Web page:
The Economic Sentiment Indicator (ESI) for Croatia grew by 1.9 points from October to 111.3 points in November.
Construction confidence increased the most, with the relevant indicator going up by 6.3 points.
Industry confidence grew as well, by 2.8 points.
Expectations in the retail and services sectors also improved, albeit much more slightly, with the indicators going up by 1.2 and 0.8 points respectively.
Consumers, on the other hand, were pessimistic, with consumer confidence going down by 2.7 points.
Managers had signaled increased hiring in the coming period, which resulted in the Employment Expectations Indicator (EEI) going up strongly, by 3.5 points compared to October.
The coronavirus pandemic and problems in the supply chain continue to cause uncertainty so the new indicator, the Economic Uncertainty Indicator (EUI) in November rose by as much as 4.2 points compared to the month before, to 8.6 points.
The economic climate in the EU in November deteriorated compared to October, as evidenced by a drop in the indicator of one point to 116.6 points.
Pessimism also affected expectations in the euro area, whose indicator dropped by 1.1 points from October to 117.5 points.
The sentiment in both the EU and the euro area was marked by that of consumers, who expect worse times, with consumer confidence dropping by 2.1 points in the EU and by 2 points in the euro area.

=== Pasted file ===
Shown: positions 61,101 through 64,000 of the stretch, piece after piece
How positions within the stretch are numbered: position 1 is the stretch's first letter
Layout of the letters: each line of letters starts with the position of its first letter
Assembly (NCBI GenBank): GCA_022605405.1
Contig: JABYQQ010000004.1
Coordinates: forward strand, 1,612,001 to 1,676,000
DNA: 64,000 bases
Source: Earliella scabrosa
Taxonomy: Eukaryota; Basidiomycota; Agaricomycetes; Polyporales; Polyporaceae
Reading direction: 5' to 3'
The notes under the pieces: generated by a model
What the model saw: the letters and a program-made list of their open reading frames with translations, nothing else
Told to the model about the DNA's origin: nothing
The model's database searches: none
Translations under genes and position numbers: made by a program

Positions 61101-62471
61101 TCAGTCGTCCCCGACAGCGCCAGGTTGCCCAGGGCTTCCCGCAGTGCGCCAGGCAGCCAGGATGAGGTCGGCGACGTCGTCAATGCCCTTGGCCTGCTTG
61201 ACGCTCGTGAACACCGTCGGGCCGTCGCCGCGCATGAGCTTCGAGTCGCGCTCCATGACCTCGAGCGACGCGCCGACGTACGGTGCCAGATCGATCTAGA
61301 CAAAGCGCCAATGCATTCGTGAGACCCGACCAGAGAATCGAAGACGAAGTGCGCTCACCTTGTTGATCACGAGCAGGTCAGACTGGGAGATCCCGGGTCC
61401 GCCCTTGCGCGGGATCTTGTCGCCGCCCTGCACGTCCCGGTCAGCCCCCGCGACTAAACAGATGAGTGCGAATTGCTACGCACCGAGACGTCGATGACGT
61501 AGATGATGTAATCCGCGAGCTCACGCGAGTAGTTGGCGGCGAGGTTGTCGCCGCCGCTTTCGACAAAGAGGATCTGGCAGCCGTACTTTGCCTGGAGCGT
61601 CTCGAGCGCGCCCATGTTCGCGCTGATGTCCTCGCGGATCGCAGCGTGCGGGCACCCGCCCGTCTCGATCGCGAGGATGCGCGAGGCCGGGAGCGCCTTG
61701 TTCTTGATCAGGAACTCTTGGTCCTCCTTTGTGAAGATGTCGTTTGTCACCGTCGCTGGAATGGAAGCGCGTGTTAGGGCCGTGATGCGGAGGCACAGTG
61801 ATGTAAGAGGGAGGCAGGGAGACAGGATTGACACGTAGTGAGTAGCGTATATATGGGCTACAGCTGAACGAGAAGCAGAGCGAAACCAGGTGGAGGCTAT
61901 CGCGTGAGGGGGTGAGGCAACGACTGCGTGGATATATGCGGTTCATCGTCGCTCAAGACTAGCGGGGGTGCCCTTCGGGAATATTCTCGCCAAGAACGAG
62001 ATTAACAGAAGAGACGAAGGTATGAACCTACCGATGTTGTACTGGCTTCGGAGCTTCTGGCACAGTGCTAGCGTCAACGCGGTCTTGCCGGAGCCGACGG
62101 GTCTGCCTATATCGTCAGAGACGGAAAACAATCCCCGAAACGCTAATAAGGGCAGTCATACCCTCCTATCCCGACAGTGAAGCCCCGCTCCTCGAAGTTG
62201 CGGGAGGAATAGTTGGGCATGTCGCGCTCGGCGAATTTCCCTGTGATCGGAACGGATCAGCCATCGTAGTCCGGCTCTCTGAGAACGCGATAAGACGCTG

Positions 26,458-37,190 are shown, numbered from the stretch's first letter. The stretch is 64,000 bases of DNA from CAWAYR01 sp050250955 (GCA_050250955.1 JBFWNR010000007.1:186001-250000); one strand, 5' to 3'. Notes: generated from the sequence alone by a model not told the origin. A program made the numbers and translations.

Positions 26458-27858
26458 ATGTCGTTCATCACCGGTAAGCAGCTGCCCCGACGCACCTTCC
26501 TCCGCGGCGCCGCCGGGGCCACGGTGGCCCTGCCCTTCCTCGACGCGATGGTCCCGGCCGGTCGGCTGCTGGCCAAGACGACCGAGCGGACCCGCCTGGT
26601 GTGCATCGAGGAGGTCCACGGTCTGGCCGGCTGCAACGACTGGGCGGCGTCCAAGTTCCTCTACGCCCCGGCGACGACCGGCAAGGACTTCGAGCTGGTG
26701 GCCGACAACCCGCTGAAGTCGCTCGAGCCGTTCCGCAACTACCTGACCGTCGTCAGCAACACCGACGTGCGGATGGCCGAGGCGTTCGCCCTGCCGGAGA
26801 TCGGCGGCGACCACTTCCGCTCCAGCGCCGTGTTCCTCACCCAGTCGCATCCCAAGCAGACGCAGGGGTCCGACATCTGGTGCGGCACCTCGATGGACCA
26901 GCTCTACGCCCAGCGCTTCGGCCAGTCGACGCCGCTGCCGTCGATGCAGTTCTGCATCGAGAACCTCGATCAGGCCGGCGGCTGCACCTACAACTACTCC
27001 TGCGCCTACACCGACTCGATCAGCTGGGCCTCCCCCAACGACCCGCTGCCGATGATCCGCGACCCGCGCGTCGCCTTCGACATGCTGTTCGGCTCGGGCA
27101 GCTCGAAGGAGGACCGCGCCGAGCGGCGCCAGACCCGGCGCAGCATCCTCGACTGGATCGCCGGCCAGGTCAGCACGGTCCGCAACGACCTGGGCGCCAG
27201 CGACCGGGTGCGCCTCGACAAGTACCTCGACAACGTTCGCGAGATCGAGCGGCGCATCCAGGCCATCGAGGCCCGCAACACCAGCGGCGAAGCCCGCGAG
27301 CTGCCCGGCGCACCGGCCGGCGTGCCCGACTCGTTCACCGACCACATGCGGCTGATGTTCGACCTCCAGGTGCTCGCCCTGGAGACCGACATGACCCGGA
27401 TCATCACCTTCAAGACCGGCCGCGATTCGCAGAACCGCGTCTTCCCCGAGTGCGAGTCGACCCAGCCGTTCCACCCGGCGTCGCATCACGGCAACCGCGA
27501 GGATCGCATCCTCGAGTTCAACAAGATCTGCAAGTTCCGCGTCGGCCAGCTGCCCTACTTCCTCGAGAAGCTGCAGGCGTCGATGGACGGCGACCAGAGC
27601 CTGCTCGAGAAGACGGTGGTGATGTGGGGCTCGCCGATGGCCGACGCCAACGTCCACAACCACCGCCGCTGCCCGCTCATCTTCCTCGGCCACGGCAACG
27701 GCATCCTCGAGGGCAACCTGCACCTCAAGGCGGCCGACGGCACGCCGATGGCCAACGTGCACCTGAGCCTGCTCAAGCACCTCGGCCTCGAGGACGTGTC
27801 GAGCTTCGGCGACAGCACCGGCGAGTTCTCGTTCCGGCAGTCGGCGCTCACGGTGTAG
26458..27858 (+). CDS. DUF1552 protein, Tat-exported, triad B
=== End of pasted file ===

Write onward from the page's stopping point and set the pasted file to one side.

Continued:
Managers in the retail sector, on the other hand, are optimistic ahead of the Christmas shopping season, which has driven up the indicator by 1.6 points in the EU and by 1.8 points in the euro area.
Expectations of managers in the construction and services sectors have improved slightly as well, with the indicators in the EU going up by 0.5 and 0.2 points respectively. In the euro area, they grew 0.4 points each, shows the EC report.
Industry confidence was more or less unchanged.
Business managers plan to continue hiring, which is why the Employment Expectations Indicator increased further to 115.6 points in both regions (+1.4 and +1.7 points in the EU and euro area, respectively), despite marked uncertainty caused by persisting production bottlenecks due to the shortage of certain input components and raw materials, as well as a steep rise in COVID-infections.
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